Necessity was the mother of Ford’s invention, and a nice little earner.
THE Ford Falcon XA-XC hardtop looms deservedly large in the histories of Ford and Australia. It’s interesting to reflect now, while we’re wringing hands over Australia’s supposed inability to viably produce mainstream fleet-fodder sedans, that the Falcon hardtop is evidence of an era when Australia’s ‘big three’ were all building those, and niche performance coupes as well.
It helped that Ford’s XA-XC Falcon series, with unprecedented local engineering and design (due to Dearborn’s axing of the US Falcon in 1968), was also the most successful Australian Falcon yet. They could therefore prop up the hardtops that, other than as a performance flagship, were a marginal business case.
Despite new ADR27a emissions requirements, the ’76 XC series continued its sales march. But the shock news was there would be no heir to the Ford Falcon GT; the 351 V8 engine would (optionally) crown the more soft-handed Falcon GS hardtop and Fairmont GXL sedan.
Allan Moffat’s legendary 1977 Bathurst 1-2 finish in ‘GS500’ hardtops did little to tickle the two-door’s sales. As the XC began to wind down in 1978, awaiting the new-generation XD – for which there would be no two-door – Ford found itself with 400 hardtop bodyshells going nowhere fast.
In December 1977, Ford had built a batch of 13 ‘Bathurst Evolution’ hardtops, homologation cars for race customers to use in 1978. These provided the seed for a solution.
That solution came from none other than Henry II’s son, Edsel, then doing duty at Ford Australia as deputy managing director. Edsel suggested they capitalise on Moffat’s ’77 Bathurst success, and evoke bygone Shelby Mustangs, with a limited-edition ‘Cobra’ hardtop.
Built over several days in July 1978, the 400 GS500-based Cobras kicked off with 30 351-engined ‘Option 97’ cars – basically using the full homologation kit. Nicknamed Bathurst Cobras, they featured a rear-facing bonnet scoop, front suspension tower braces, reworked rear wheel housings, transmission oil cooling, a larger radiator and twin thermo fans.
Of the remaining 370 standard Cobras, 170 were equipped with the 351 (5.8-litre) and the next 200 with the 302 (4.9-litre). All featured “nostril” bonnet scoops and spoilers, Globe Bathurst alloy wheels, four-wheel discs and an LSD. All carried special glovebox numbering.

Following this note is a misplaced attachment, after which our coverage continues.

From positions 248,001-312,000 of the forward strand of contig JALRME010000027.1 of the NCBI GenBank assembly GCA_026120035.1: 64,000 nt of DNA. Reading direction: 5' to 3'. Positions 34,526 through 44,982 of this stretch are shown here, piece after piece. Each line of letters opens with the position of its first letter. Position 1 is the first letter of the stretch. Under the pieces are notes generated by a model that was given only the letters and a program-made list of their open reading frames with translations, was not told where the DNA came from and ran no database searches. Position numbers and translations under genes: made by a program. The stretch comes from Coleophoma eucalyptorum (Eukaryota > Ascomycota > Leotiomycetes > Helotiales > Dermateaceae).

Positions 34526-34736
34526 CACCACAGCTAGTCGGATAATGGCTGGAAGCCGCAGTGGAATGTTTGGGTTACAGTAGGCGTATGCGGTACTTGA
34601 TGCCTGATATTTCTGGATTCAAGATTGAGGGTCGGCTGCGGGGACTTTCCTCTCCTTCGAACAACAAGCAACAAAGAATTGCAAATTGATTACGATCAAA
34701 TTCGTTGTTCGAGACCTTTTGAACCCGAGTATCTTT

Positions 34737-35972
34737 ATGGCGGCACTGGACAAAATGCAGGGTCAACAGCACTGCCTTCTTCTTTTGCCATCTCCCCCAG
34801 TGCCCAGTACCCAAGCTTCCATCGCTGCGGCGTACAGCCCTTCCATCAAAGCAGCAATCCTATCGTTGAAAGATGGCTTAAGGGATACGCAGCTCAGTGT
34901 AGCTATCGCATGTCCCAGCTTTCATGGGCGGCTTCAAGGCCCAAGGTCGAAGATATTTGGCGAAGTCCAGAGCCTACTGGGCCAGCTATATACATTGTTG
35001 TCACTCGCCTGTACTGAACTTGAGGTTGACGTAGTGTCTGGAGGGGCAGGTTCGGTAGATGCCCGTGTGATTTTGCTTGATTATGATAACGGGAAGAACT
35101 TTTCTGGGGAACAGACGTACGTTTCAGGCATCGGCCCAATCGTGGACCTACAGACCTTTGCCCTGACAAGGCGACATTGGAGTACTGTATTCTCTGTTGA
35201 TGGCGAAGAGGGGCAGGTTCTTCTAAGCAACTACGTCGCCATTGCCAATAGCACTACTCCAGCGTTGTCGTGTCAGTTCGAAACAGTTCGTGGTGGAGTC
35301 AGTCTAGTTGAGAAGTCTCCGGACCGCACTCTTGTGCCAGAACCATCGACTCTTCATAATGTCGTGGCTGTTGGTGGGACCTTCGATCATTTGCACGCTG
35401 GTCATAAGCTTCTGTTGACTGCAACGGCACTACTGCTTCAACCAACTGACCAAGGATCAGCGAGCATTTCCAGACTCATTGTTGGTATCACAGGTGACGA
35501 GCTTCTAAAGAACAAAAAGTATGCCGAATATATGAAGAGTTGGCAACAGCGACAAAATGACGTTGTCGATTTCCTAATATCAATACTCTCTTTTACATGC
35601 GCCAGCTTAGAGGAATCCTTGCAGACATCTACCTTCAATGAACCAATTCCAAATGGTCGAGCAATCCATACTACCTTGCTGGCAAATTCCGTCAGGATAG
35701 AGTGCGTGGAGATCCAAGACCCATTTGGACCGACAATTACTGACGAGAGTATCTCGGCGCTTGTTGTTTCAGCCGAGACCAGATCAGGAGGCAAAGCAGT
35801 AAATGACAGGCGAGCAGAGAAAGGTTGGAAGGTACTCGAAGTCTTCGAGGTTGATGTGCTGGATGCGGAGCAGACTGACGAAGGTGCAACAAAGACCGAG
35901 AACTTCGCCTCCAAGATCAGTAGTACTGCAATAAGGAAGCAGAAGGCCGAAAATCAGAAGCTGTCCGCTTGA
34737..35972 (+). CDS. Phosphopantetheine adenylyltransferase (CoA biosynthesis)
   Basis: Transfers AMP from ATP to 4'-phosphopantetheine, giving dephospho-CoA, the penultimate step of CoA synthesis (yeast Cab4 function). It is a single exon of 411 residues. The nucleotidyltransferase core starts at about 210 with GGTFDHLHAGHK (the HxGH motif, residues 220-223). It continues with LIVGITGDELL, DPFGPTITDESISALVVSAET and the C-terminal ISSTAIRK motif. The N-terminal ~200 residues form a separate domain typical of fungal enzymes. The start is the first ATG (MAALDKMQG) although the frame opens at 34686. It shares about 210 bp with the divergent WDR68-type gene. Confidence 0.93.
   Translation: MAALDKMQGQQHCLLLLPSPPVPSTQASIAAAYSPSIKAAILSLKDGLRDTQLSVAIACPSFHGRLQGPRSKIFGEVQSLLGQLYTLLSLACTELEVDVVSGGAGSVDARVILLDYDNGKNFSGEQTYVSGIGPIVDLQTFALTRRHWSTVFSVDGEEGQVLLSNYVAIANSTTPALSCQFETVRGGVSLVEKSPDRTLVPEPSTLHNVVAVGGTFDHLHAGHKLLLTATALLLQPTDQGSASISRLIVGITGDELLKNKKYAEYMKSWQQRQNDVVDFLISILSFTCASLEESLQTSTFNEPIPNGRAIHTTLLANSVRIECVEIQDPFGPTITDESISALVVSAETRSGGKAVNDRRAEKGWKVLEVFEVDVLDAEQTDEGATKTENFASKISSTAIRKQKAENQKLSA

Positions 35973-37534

Moffat’s racing Cobras (repainted 1977 cars) were outclassed in 1978, but Ford had a winner. The 400 Cobras went out the door at $9000-$9500 (or $10,333 for the Bathurst versions) – a premium of about $1500 to $2300 over the GS V8s.
Beast without burden
The hardtop was a big beast at 4866mm long, but its 1490kg kerb seems featherweight today. Familiar Falcon front-end featured upper balljoints, wishbones and coils, with semi-elliptic springs on the live-axle rear. LSD, four-wheel discs and 15-inch alloys were standard. Cobras all copped XC’s April ’78 front springs/rear anti-roll bar upgrade for radial tyres.
Only look ahead
Typical hardtop criticism was of the dreadful rear vision, but Cobra customers weren’t of the type to be overtaken often. The driver sat in a reclining bucket seat, with “soft-feel” steering wheel, power windows, tacho and oil pressure gauges. Bathurst versions got Scheel reclining buckets. Gloveboxes carried numbered metal plaques.
Cobra build comprised 200 5.8-litre Cleveland and 200 4.9-litre Mustang V8 donks, all with dual exhausts. Outputs were stock, post-ADR27a, with the two-barrel-carbed 351 claiming 162kW at 4500rpm (down from 194kW) and 429Nm. The smaller, 2bbl-carb 302 made 151kW at 4600rpm (previously 179kW) and 364Nm. Both were available with four-speed floor manual gearbox or three-speed auto.
Fast & factual
1. Standard discount
Where two-door XAs and XBs had carried a price premium over the four-door sedans, the sales-cratering XC hardtops were cheaper.
2. Sequential disorder
A confusing break from the 351/302 engine build sequence was that Cobra #001 (sold to manufacturing boss Ted Gardner’s secretary) had a 302 V8, and #351 had a 351.
3. Oval engineering
The XC½ Falcon, introduced in April 1978, was the first Australian-made Ford to wear the famous Blue Oval badge in its grille.
4. Telltale letters
Moffat’s two 1978 Cobra racers were the actual ’77 Bathurst 1-2 cars; they still carried the XB bonnet lettering.
5. White over blue
Painting a snake ain’t easy; the Cobras were produced in blue, then masked and the Sno White painted over in several layers.
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